WHAT IS THE PROBLEM WITH LEAD?
- Creates developmental issues in children which persist for a lifetime — compromises IQ
- Lead persists in bones for 17 to 25 years
- Chronic lead poisoning can kill
WHO IS AT RISK?
- Children between 9 months and 2 years old are at greatest risk
- Children with a habit of eating non-food items (PICA habits)
- All occupants of a property that’s been renovated without considering lead risk
WHICH PROPERTIES ARE AT RISK?
- Lead was removed as an additive in paint in 1965
- All properties built before 1965 are at heightened risk of containing lead paint
- Chipped or flaking paint presents the greatest risk
- Contamination of soil is possible – particularly where paint condition is poor or renovations did not minimise and collect dust
WHAT CAN I DO TO MANAGE THE RISK?
- Keep paint that may contain lead in good condition — prevention is better than a cure!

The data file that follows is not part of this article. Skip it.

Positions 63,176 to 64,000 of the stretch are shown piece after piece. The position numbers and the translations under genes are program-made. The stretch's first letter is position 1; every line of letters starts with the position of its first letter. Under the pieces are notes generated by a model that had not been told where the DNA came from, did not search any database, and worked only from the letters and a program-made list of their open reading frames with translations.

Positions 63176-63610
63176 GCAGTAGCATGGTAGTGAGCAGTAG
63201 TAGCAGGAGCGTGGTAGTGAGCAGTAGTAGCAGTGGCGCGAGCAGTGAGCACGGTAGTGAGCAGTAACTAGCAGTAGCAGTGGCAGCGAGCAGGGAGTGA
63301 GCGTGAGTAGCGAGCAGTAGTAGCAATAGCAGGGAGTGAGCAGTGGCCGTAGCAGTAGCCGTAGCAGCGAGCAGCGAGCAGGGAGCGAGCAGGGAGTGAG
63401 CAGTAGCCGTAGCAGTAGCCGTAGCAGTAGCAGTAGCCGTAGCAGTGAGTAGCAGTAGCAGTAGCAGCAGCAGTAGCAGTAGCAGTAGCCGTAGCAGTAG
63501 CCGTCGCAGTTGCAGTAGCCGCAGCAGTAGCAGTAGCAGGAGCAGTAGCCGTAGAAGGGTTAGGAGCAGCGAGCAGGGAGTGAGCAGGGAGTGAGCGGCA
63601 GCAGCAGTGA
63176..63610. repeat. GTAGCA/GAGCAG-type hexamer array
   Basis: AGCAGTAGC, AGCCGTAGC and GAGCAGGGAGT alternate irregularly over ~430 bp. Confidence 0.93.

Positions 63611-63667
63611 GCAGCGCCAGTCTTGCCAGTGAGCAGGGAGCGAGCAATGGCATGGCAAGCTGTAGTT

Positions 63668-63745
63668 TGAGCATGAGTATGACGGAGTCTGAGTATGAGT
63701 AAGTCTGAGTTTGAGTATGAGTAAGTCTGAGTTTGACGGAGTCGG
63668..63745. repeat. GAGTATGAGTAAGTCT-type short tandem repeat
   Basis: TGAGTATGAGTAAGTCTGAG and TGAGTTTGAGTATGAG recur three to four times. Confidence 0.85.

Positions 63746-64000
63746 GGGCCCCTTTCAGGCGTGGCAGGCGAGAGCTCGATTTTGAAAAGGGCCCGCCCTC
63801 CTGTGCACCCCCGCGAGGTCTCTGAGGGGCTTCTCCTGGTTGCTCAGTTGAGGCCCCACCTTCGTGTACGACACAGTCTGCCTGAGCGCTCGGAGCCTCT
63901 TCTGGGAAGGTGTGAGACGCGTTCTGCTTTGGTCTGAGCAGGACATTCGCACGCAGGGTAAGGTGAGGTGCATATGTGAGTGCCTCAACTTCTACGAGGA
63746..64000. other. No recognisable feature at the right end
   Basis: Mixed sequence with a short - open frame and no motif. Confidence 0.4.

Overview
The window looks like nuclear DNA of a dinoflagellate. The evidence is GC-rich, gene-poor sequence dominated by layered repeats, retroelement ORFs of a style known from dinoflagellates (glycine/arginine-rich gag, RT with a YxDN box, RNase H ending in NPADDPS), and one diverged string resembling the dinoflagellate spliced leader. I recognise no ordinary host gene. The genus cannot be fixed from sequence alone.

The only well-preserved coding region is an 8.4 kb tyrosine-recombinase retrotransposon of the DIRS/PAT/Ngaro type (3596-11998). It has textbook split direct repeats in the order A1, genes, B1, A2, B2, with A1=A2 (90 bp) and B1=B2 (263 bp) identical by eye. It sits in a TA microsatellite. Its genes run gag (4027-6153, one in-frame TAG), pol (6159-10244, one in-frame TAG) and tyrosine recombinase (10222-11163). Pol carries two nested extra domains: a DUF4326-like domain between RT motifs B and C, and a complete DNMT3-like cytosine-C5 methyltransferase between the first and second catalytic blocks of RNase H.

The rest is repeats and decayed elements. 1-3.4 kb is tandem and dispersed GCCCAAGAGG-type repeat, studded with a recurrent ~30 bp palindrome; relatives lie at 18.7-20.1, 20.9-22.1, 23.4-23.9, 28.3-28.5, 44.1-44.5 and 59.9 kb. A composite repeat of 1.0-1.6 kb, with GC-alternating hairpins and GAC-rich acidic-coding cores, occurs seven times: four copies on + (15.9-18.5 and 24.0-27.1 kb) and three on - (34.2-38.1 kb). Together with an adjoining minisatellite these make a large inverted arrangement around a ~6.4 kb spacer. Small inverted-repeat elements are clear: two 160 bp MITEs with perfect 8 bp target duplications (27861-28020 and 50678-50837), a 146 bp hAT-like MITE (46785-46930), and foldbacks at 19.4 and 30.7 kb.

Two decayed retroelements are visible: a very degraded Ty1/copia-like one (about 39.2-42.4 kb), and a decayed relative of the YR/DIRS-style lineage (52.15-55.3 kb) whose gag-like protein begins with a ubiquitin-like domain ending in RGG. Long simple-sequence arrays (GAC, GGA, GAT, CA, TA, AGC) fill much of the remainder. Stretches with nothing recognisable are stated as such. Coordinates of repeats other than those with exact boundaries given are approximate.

WHEN RENOVATING DO:
- Minimise the amount of paint removed
- Use an approach to stripping paint that minimises the dust produced
- Collect all paint chips/prevent paint chips from entering the living environment
WHEN RENOVATING DO NOT:
- Sand the paint
- Waterblast the paint
- Use a blow torch or heat gun to help strip the paint
HOW DO I PROTECT MYSELF?
When buying a house built before 1965
- Test for lead as part of your due diligence
- What is the condition of the paint? Poor condition = higher risk
- If renovated, find out how the renovation was completed — is there possible soil/dust risk?
When renovating properties built before 1965
- Assume paint is lead based and adjust approach accordingly (an expensive option)
- Test for lead and confirm the lead status of the painted surfaces prior to commencing work
(a low-cost way of confirming level of risk)